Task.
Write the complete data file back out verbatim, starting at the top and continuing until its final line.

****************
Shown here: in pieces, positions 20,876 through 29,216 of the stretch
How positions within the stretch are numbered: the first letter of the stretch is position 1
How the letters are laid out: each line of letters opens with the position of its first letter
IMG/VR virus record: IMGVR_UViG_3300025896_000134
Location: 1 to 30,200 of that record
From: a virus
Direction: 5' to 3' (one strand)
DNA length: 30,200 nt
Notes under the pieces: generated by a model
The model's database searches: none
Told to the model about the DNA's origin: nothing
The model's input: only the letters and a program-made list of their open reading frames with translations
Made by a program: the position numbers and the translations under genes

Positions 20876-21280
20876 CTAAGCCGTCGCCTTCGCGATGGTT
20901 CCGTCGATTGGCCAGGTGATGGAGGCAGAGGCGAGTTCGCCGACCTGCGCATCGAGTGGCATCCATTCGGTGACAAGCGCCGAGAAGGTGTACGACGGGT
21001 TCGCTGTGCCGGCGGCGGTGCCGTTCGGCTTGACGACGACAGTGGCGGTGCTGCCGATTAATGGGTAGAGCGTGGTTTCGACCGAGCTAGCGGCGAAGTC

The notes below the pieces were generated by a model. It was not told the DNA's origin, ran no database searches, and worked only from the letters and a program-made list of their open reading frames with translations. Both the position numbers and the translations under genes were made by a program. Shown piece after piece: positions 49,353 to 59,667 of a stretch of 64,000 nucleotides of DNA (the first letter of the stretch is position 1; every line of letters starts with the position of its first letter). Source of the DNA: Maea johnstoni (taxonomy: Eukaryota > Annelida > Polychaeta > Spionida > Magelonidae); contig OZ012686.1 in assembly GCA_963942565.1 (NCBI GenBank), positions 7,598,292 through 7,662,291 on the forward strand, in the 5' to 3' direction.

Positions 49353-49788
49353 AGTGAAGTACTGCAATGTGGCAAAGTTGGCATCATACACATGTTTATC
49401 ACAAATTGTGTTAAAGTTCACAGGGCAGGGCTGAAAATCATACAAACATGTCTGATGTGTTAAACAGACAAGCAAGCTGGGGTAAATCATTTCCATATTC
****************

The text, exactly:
Shown here: in pieces, positions 20,876 through 29,216 of the stretch
How positions within the stretch are numbered: the first letter of the stretch is position 1
How the letters are laid out: each line of letters opens with the position of its first letter
IMG/VR virus record: IMGVR_UViG_3300025896_000134
Location: 1 to 30,200 of that record
From: a virus
Direction: 5' to 3' (one strand)
DNA length: 30,200 nt
Notes under the pieces: generated by a model
The model's database searches: none
Told to the model about the DNA's origin: nothing
The model's input: only the letters and a program-made list of their open reading frames with translations
Made by a program: the position numbers and the translations under genes

Positions 20876-21280
20876 CTAAGCCGTCGCCTTCGCGATGGTT
20901 CCGTCGATTGGCCAGGTGATGGAGGCAGAGGCGAGTTCGCCGACCTGCGCATCGAGTGGCATCCATTCGGTGACAAGCGCCGAGAAGGTGTACGACGGGT
21001 TCGCTGTGCCGGCGGCGGTGCCGTTCGGCTTGACGACGACAGTGGCGGTGCTGCCGATTAATGGGTAGAGCGTGGTTTCGACCGAGCTAGCGGCGAAGTC

The notes below the pieces were generated by a model. It was not told the DNA's origin, ran no database searches, and worked only from the letters and a program-made list of their open reading frames with translations. Both the position numbers and the translations under genes were made by a program. Shown piece after piece: positions 49,353 to 59,667 of a stretch of 64,000 nucleotides of DNA (the first letter of the stretch is position 1; every line of letters starts with the position of its first letter). Source of the DNA: Maea johnstoni (taxonomy: Eukaryota > Annelida > Polychaeta > Spionida > Magelonidae); contig OZ012686.1 in assembly GCA_963942565.1 (NCBI GenBank), positions 7,598,292 through 7,662,291 on the forward strand, in the 5' to 3' direction.

Positions 49353-49788
49353 AGTGAAGTACTGCAATGTGGCAAAGTTGGCATCATACACATGTTTATC
49401 ACAAATTGTGTTAAAGTTCACAGGGCAGGGCTGAAAATCATACAAACATGTCTGATGTGTTAAACAGACAAGCAAGCTGGGGTAAATCATTTCCATATTC